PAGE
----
Christopher Lawford (nephew of John F. Kennedy) is a Maui resident and willing to help our community raise awareness about the stigma attached to addiction, and to educate this community about what works and what does not work when dealing with addiction. In his book he talks about families educating themselves about enabling behaviors and how to break the cycle in the family. To quote ” You can throw them a rope but don’t go in the water,” is a great way to tell families they can help their loved ones only if they help themselves. Debbie Bayer is a licensed family therapist and addictions specialist, she has over 30 years of personal recovery from addiction. She lost her Mother to alcoholism in 1988. Debbie understands the disease of addiction both from the perspective of the addict/alcoholic but also from that of the family members.
Medical marijuana and the legalization of marijuana has brought up controversy in the recovery community. Most intensive outpatient facilities will not treat people on medical marijuana because it is too difficult to monitor how the person is using the substance, amongst various other reasons. Marijuana addiction can be as equally devastating to the life of its victims. It just doesn’t do it in such an obvious way as other drugs or alcohol. Please read the article posted by Promises Recovery Center in Malibu California here for more information.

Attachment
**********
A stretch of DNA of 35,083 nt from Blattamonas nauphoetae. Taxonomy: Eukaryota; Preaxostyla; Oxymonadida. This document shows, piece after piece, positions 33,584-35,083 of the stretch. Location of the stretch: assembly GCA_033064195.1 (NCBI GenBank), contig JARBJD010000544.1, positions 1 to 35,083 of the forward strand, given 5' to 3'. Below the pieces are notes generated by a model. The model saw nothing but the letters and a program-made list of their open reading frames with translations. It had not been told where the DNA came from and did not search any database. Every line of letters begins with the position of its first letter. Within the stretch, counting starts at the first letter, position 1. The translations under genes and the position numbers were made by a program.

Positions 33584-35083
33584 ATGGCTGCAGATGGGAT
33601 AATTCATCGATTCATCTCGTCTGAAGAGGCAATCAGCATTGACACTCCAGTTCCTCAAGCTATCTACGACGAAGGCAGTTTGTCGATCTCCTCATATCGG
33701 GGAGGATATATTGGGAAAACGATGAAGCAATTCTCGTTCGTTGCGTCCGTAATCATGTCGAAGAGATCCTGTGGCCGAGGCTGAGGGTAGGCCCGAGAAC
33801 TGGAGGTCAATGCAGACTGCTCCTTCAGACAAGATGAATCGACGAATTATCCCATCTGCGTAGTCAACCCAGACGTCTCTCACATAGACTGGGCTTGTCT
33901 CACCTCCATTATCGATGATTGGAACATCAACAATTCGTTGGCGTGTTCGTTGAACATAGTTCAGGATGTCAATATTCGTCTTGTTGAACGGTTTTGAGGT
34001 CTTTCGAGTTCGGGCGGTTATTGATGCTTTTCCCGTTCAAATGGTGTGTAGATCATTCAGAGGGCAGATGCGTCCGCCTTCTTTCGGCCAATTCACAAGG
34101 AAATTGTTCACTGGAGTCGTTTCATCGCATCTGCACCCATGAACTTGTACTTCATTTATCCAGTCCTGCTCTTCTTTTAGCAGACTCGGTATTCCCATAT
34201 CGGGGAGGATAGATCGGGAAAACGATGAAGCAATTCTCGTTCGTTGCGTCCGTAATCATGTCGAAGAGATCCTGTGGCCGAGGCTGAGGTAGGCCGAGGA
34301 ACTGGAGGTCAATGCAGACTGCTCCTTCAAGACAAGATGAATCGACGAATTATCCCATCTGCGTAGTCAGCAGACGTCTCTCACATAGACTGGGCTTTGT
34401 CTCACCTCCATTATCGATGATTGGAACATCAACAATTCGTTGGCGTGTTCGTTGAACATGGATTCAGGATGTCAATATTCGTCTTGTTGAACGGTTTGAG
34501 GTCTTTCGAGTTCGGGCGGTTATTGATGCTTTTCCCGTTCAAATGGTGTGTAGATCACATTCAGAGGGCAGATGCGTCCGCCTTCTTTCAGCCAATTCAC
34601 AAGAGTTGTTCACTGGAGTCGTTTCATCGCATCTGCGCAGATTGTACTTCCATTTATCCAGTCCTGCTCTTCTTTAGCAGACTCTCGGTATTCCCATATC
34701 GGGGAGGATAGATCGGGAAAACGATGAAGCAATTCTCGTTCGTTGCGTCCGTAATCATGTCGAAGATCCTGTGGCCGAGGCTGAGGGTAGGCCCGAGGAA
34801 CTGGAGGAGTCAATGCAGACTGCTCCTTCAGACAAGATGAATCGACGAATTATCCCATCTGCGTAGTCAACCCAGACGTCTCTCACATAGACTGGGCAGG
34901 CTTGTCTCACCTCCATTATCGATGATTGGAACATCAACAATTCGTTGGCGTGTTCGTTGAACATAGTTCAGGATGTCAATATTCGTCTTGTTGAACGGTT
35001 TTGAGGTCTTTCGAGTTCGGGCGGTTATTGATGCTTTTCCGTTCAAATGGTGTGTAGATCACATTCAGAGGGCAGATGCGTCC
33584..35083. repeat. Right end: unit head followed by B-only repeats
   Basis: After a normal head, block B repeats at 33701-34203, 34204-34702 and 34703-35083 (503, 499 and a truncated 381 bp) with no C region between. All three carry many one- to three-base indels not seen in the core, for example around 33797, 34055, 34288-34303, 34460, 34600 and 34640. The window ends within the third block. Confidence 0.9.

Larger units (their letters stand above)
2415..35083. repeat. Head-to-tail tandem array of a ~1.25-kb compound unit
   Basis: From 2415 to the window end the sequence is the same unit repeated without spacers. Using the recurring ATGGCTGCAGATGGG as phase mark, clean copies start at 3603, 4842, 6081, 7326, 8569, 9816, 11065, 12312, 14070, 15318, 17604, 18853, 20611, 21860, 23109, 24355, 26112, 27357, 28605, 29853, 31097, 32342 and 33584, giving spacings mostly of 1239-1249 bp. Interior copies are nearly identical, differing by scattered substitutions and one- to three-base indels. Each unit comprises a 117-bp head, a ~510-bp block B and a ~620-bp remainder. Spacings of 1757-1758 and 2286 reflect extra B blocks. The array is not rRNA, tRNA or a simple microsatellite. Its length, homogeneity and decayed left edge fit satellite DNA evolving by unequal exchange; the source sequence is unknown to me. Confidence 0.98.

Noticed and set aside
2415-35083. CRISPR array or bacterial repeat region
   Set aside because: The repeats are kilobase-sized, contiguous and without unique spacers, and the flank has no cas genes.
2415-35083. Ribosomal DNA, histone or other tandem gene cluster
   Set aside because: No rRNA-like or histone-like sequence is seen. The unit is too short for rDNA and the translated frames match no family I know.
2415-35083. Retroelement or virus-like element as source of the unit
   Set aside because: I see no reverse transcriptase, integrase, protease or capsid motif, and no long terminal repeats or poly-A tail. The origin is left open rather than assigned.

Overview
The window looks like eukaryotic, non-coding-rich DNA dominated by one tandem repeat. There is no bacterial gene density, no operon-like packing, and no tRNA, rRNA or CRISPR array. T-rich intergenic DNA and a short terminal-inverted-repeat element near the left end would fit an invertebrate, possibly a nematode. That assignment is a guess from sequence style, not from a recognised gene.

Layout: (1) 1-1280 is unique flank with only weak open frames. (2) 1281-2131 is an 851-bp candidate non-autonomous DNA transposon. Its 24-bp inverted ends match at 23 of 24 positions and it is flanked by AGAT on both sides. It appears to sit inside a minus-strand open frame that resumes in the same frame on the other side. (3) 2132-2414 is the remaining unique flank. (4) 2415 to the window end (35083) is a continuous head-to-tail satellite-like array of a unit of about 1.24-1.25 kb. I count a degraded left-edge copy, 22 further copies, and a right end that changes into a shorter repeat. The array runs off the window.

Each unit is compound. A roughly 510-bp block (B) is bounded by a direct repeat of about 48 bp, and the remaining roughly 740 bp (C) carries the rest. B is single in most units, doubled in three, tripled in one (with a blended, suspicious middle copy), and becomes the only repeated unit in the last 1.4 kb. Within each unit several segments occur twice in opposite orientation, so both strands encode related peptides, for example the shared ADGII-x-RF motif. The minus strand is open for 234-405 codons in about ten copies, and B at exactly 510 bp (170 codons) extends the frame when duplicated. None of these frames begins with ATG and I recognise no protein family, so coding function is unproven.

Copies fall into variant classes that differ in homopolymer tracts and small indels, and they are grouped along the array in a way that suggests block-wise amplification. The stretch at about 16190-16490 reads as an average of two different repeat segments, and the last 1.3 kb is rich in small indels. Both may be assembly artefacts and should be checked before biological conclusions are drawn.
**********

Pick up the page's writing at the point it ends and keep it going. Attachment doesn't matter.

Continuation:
Drugs and addiction tend to go hand in hand. Although not everyone who tries it will become addicted, many do and most of these will find it very difficult to stop using. Everywhere we look, there is information about it, some saying why is it bad for you, while others give people a reason to use.
Here are some facts about drugs and addiction:
Substance abuse in the USA accounts for around $180 billion dollars each year. That is not counting the cost of alcohol or tobacco, just drugs usage.
Children of addicts are 4 times more likely to become addicts than those whose parents are not users.
Whilst one in ten people who drink will become hooked to alcohol, one or two uses of a drug such as Heroin can leave the user wanting more.
Drug addicts who need cash for their next fix carry out 90% of muggings and thefts from property.
Back in the 1890’s, when instances of Pneumonia and Tuberculosis were rife Heroin was marketed as a non-addictive cough suppressant.
The term “Cold Turkey” is derived from the fact that detoxification can lead to the addict feeling cold and clammy.
The term “kicking the habit” may come from the muscles spasms and jerky leg movements suffered by the person in detox.